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Good Communication Aids in Manatee Rescue


FOR IMMEDIATE RELEASE
October 2, 2006


Contacts:
Jim Kraus, (352) 563-2088, x202

 

Refuge staff freed a 9-foot, 1,000 pound manatee today with the aid of concerned fishermen and Florida Fish and Wildlife Conservation Commission (FFWCC). At approximately 1:30pm, U.S. Fish and Wildlife Service (USFWS) at the Crystal River National Wildlife Refuge received a phone call from FFWCC dispatch that a manatee was entangled near a sailboat at the north end of Kings Bay. Fishermen Don Lekness and Don Varte of Dunnellon and some other concerned citizens called FFWCC to report that the manatee was caught with line wrapped around its belly and feared it was in danger of drowning.

Employees Joyce Kleen, Ivan Vicente, and Jim Kraus from Crystal River National Wildlife Refuge responded immediately after confirming the location of the distressed manatee. The fishermen remained with the animal. The manatee had the line from an anchored sailboat completely wrapped around its belly as well as a second line from a crap trap wrapped around its flipper. The anchor line was cut first and when the animal did not swim away, a crab trap line wrapped around the manatee’s flipper was cut. The animal swam free with no apparent wounds.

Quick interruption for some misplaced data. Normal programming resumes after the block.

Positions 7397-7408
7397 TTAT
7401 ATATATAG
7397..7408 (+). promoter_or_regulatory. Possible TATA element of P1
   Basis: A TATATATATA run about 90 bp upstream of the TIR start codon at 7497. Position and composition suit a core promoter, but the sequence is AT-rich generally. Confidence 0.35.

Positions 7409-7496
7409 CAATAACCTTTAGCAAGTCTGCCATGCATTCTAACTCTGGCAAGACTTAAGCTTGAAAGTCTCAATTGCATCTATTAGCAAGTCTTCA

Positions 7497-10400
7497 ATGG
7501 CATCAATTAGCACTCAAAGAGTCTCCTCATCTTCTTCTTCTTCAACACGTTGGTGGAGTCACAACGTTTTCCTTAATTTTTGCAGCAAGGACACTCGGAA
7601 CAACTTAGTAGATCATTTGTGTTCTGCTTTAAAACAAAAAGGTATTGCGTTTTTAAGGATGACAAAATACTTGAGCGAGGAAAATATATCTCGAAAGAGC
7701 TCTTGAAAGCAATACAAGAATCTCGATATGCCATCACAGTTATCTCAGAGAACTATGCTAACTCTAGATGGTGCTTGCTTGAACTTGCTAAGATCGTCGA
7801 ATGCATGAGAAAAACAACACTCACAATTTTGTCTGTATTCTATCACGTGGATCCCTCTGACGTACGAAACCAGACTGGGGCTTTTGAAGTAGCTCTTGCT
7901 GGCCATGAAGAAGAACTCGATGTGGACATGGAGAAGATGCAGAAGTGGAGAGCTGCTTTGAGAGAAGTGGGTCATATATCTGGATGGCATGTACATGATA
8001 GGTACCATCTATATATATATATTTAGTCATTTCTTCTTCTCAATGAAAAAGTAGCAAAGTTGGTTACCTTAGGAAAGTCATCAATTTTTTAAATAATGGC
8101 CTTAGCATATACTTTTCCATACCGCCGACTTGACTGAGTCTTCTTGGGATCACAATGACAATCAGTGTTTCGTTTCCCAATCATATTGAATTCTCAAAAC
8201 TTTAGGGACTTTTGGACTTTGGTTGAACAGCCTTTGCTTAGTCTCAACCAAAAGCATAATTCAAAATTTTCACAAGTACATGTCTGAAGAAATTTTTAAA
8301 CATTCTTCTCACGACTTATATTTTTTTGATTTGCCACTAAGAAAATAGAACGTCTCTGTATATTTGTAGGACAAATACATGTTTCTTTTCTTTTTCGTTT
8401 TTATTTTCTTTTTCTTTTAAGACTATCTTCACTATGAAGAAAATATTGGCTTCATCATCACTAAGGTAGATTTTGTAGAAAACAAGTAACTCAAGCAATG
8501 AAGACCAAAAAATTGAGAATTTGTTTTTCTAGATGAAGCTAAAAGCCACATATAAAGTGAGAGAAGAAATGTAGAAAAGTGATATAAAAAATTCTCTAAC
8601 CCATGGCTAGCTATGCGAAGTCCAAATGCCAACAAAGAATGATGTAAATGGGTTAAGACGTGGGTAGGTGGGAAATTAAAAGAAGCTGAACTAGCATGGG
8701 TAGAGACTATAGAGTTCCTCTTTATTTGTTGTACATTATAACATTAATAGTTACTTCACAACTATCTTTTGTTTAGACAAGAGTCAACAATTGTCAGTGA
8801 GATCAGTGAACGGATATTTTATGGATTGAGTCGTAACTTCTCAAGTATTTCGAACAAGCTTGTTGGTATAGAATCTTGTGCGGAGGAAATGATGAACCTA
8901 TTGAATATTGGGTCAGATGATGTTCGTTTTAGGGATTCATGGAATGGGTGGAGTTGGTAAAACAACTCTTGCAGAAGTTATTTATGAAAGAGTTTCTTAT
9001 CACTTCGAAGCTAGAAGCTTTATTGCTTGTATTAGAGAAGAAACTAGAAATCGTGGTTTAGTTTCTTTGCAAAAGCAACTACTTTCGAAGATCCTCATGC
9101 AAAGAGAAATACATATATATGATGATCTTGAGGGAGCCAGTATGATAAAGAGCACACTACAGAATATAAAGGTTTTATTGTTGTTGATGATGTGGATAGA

This manatee was successfully rescued because concerned citizens called to report the distressed animal immediately and stayed with the animal. The Refuge rescue team was able to act quickly and move directly to the distressed animal and cut it free of two entangled lines due to the accurate and timely communication by all concerned. “This is the type of cooperative action that can make an immediate difference to an entangled manatee and save its life even before it becomes seriously injured” said refuge manager Jim Kraus. The Citrus County Sheriff’s Department and Florida Fish and Wildlife Conservation Commission law enforcement also responded to the incident.

The U.S. Fish and Wildlife Service is the principal Federal agency responsible for conserving, protecting, and enhancing fish, wildlife, and plants and their habitats for the continuing benefit of the American people. The Service manages the 95-million-acre National Wildlife Refuge System, which encompasses more than 545 national wildlife refuges, thousands of small wetlands and other special management areas. It also operates 69 national fish hatcheries, 64 fishery resource offices and 81 ecological services field stations. The agency enforces Federal wildlife laws, administers the Endangered Species Act, manages migratory bird populations, restores nationally significant fisheries, conserves and restores wildlife habitat such as wetlands, and helps foreign governments with their conservation efforts. It also oversees the Federal Aid program that distributes hundreds of millions of dollars in excise taxes on fishing and hunting equipment to State fish and wildlife agencies.

 


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